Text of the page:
Glide video messaging app continues to generate high levels of SMS spam complaints

Earlier this year we were seeing a number of reports of SMS spam related to Glide.me, which is a mobile video messaging app.

  • Tried video texting? http://i.glide.me/join
  • Ready for Glide? http://i.glide.me/join
  • Seen Glide? http://i.glide.me/join
  • Tried video texting? http://i.glide.me/join

Glide.me has had a history of spam, including where they admitted that they were spamming and would change their practices, back in July 2013.

More recently we have been seeing ambiguous messages such as the following:

  • Check out this app! 🙂 http://bit.ly/1oXkplq
  • Did you see this? http://bit.ly/1nDEFZT
  • I look good on this! http://bit.ly/1nnTaMw
  • I want to see you! http://bit.ly/1mJeaCi

They all ultimately link to Glide.me, although that isn’t obvious from the information contained in the message. A new bit.ly link is created every 10 minutes, and the message content varies frequently, and this seems to have started around 17th June 2014. A more cynical person might say that Glide knows that their messages aren’t particularly welcome, and are intentionally making them vague and difficult to block.

It appears these messages are being sent directly from your phone, which means you may be paying data and/or carrier fees to send these messages.

Glide.me provides a method of opting out of this spam, but it requires each user to go to the glide.me website and fill in a form to unsubscribe.  This isn’t really sufficient and puts the burden of the receiver of the spam message to find the link and get opted out.  Rather there should be a “reply STOP to unsubscribe” wording included in the text message.  It’s also likely that these messages are in violation of the United States TCPA (Telecom Consumer Protection Act).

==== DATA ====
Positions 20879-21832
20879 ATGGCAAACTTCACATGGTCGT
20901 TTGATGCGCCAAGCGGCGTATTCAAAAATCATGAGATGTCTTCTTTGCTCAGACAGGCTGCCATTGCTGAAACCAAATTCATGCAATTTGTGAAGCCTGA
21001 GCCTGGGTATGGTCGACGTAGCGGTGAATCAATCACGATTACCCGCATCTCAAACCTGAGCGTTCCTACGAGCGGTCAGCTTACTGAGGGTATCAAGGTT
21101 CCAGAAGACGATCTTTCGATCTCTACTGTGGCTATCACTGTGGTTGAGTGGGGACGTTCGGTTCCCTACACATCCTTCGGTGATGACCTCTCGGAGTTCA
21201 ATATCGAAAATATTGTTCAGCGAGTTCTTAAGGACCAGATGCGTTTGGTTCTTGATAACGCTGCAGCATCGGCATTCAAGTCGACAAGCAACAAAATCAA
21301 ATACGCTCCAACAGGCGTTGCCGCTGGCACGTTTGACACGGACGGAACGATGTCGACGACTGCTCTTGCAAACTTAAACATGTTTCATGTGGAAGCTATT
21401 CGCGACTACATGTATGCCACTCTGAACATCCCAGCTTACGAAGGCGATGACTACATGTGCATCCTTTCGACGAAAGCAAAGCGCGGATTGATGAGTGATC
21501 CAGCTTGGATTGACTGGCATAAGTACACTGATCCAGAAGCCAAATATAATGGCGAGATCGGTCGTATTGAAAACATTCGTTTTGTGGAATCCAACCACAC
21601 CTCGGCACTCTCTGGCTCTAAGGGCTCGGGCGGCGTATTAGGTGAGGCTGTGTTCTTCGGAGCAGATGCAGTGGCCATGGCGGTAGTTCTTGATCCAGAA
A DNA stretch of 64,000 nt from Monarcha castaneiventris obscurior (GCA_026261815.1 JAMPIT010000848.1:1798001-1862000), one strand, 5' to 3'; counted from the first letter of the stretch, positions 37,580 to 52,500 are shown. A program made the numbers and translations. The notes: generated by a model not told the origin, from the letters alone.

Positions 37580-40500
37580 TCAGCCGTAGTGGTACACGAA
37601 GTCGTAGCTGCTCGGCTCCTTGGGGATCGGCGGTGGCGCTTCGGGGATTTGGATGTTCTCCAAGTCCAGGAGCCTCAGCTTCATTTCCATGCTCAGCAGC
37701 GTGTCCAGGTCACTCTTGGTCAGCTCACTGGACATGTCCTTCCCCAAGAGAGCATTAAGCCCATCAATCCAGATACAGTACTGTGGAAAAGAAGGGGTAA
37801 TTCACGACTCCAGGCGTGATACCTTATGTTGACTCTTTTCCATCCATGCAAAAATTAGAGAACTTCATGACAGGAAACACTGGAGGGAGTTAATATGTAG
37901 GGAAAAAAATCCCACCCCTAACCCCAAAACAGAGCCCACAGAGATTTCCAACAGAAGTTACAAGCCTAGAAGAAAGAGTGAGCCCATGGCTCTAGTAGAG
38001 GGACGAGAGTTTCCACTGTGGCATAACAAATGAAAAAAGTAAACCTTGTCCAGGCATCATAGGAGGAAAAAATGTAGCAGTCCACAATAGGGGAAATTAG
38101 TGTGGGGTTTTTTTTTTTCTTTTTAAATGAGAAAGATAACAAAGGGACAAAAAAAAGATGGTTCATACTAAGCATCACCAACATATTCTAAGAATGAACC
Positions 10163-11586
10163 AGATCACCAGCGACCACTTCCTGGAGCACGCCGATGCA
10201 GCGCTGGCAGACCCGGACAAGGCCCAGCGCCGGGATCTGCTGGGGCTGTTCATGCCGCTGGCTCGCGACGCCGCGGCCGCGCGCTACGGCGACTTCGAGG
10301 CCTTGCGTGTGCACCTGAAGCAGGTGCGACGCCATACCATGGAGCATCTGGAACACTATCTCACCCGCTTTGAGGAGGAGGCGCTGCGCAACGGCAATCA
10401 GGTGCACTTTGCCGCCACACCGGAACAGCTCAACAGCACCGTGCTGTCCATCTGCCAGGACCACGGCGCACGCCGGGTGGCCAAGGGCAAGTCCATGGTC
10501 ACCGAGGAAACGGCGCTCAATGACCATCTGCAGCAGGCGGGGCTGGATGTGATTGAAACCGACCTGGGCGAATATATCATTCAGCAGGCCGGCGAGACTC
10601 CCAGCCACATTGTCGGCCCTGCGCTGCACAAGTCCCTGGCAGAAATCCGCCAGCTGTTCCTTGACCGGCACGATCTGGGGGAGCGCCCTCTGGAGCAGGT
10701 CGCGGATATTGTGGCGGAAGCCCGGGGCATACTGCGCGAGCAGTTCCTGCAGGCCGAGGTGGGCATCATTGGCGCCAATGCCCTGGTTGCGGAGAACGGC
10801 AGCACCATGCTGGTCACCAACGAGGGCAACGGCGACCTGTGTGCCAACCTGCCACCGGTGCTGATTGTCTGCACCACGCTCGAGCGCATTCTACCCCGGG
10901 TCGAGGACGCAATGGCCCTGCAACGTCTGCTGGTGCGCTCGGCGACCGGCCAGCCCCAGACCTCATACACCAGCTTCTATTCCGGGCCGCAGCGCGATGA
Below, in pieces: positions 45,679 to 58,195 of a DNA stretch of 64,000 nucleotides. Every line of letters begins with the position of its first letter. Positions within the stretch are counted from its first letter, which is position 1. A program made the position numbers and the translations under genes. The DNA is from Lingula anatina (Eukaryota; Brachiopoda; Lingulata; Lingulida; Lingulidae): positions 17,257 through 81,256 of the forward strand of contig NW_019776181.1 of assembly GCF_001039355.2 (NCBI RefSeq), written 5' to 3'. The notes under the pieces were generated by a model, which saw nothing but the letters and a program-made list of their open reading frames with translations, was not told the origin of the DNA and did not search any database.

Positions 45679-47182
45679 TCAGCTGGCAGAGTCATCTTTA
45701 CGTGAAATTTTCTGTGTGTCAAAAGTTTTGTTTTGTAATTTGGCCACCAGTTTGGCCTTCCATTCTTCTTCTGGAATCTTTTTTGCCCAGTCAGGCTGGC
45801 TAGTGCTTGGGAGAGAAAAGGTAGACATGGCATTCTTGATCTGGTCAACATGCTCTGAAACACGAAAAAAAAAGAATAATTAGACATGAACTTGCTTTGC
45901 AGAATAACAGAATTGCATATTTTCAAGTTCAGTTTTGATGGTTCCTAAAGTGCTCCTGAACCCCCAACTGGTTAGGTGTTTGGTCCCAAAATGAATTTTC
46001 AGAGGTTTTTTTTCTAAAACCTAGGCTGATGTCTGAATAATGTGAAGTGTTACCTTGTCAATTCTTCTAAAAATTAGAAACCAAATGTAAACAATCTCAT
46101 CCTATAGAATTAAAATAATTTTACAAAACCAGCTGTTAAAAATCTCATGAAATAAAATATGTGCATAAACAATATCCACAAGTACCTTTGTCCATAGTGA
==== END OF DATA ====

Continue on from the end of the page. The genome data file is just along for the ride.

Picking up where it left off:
The Glide.me EULA also states “You may not, nor assist other parties to . . . Use the Application to send advertising, commercial communications, or spam, or for any other telemarketing purpose”, which is a little ironic.

A few of these bit.ly links I examined had been clicked on > 1,000 times. 1,000 messages every 10 minutes for a month means around 4.3M people have clicked on these links. Not all recipients would have clicked on the links, so the total messages sent would have been even higher.

Some people may have received multiple messages, and some may have not clicked on the link, so these numbers are approximates, but it gives you an idea of the scale of the problem.

We are not the only people to notice this behavior. Reviews on the Google Play store mention that the app will send messages to all your contacts, and a Google search for “glide spam” will return a number of relevant results as well.

If you receive an unsolicited message, and feel it has been intentionally vague and deceptive, you may wish to download the app (don’t run it), give it a 1 star rating, and then delete the app. You should avoid running the app, else it may send the unwanted messages to your own contacts, further propagating the problem.

You should also report all spam text messages to 7726.  We have instructions on how to do this on an iPhone or Android phone.


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